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UK home secretary resigns, notes “serious concerns” over Truss gov’t

Suella Braverman. File Photo

London, UK | Xinhua | Suella Braverman, home secretary of the United Kingdom (UK), resigned on Wednesday after breaching a security rule. However, she also noted her “serious concerns” about the direction of Prime Minister Liz Truss’s government.

In her resignation letter posted on Twitter, Braverman cited her “technical infringement of the rules” as she had sent an official document from her personal email.

She, however, went on to express concerns over Truss’s government and its U-turns on its promises to the people.

“It is obvious to everyone that we are going through a tumultuous time,” she wrote. “I have concerns about the direction of this government. Not only have we broken key pledges that were promised to our voters, but I have had serious concerns about this government’s commitment to honoring manifesto commitments, such as reducing overall migration numbers and stopping illegal migration, particularly the dangerous small boats crossings.”

In her letter to Braverman, Truss said that “I accept your resignation and respect the decision you have made. It is important the ministerial code is upheld and that cabinet confidentiality is respected.”

Grant Shapps, former transport minister, succeeds Braverman as home secretary, Downing Street said.

Braverman’s resignation came five days after Kwasi Kwarteng left the government as chancellor of the exchequer after the mini-budget he introduced last month caused market turmoil and tanked the ruling Conservative Party’s poll rating.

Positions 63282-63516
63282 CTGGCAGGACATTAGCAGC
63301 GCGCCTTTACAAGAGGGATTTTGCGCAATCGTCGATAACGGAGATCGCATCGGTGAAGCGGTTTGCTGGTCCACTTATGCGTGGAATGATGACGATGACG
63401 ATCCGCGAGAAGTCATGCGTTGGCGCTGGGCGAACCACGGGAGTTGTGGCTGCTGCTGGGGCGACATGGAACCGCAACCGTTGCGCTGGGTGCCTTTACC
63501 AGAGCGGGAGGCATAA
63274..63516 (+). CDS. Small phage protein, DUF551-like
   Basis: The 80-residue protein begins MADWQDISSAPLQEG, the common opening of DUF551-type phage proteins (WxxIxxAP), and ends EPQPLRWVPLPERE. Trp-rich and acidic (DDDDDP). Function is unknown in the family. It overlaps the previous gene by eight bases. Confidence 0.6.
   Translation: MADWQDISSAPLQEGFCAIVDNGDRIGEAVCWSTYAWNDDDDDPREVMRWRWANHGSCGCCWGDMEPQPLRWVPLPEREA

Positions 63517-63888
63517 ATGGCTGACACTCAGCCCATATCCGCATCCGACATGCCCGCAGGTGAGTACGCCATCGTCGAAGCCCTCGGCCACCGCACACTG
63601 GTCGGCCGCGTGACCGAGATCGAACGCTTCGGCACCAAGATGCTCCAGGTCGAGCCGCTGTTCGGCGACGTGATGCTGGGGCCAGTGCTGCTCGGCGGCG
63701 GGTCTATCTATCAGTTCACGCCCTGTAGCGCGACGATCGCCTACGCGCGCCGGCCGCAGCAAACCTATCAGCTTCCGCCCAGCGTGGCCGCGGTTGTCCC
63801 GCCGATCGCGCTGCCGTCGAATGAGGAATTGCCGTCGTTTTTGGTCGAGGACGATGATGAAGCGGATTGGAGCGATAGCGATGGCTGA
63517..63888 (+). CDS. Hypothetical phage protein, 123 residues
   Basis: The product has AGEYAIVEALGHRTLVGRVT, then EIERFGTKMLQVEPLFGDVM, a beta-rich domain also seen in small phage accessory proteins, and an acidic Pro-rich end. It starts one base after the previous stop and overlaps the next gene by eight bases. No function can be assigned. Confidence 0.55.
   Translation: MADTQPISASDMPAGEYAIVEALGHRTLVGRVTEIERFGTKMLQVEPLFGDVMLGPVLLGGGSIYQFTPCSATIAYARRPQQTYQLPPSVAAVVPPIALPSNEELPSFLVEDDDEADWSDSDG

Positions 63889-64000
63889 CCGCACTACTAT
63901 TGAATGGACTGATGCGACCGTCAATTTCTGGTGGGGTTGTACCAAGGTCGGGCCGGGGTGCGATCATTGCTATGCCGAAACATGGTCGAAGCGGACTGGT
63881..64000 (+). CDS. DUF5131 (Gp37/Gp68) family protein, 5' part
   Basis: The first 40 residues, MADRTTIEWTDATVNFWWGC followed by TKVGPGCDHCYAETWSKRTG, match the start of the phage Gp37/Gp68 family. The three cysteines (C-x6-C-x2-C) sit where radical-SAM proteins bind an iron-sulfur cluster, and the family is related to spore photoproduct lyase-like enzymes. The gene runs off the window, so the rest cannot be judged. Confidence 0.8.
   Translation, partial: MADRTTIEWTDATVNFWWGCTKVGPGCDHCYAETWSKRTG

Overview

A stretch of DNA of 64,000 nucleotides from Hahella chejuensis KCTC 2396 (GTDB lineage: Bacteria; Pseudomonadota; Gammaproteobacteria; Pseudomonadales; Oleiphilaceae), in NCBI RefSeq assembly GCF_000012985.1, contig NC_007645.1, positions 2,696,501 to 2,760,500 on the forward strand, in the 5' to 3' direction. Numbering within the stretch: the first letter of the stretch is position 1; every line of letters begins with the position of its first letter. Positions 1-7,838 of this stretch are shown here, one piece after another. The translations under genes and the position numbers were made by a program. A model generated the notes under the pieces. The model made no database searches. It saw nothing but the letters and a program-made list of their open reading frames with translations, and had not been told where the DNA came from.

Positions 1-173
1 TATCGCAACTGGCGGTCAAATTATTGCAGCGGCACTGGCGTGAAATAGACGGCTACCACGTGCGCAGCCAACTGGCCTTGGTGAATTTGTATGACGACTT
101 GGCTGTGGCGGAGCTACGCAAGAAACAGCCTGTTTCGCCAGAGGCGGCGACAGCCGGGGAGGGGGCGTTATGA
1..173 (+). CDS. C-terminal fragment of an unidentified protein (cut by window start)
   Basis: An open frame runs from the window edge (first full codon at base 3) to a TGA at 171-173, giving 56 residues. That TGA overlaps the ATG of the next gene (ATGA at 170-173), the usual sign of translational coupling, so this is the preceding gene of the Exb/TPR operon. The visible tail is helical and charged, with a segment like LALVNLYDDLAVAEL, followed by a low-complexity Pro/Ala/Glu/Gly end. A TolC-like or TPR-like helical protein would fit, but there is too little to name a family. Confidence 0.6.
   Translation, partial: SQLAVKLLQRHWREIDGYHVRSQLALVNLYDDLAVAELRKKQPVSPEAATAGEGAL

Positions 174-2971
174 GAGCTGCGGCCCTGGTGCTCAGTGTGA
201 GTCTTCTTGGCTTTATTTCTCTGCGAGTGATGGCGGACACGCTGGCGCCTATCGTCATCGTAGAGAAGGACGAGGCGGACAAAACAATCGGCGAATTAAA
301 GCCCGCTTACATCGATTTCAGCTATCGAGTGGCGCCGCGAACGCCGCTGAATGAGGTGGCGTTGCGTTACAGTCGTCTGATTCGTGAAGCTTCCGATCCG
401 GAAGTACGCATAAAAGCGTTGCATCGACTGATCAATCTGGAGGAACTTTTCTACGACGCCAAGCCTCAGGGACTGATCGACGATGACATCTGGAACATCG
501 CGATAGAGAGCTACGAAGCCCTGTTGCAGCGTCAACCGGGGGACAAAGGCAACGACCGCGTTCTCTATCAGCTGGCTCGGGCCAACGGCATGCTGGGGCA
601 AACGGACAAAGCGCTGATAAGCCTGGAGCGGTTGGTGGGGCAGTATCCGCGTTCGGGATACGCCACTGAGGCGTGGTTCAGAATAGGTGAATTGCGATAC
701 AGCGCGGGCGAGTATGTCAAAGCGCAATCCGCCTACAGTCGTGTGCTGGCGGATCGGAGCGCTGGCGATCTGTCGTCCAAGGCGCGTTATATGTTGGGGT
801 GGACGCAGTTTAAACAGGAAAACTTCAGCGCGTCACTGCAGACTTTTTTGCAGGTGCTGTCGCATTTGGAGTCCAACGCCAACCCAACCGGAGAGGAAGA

The mini-budget, which contained controversial debt-funded tax cuts, has been blamed for plunging the British pound to a 37-year low against the U.S. dollar, while pushing up the cost of government borrowing and mortgage rates.

His successor, Jeremy Hunt, has torn up almost all the announced tax cuts and limited the government’s cap on rising energy prices. With her economic strategy reversed and Kwarteng gone, Truss’s premiership is thought to be increasingly untenable.

In an interview with the BBC on Monday, Truss apologized for going “too far and too fast” with the economic policies and took responsibility for “the mistakes that have been made” in the first weeks of her premiership.

However, the prime minister, who has been in office for only six weeks, vowed to stay on and take the party to the next general election. During the weekly Prime Minister’s Questions in Parliament earlier in the day, Truss said: “I am a fighter and not a quitter.”

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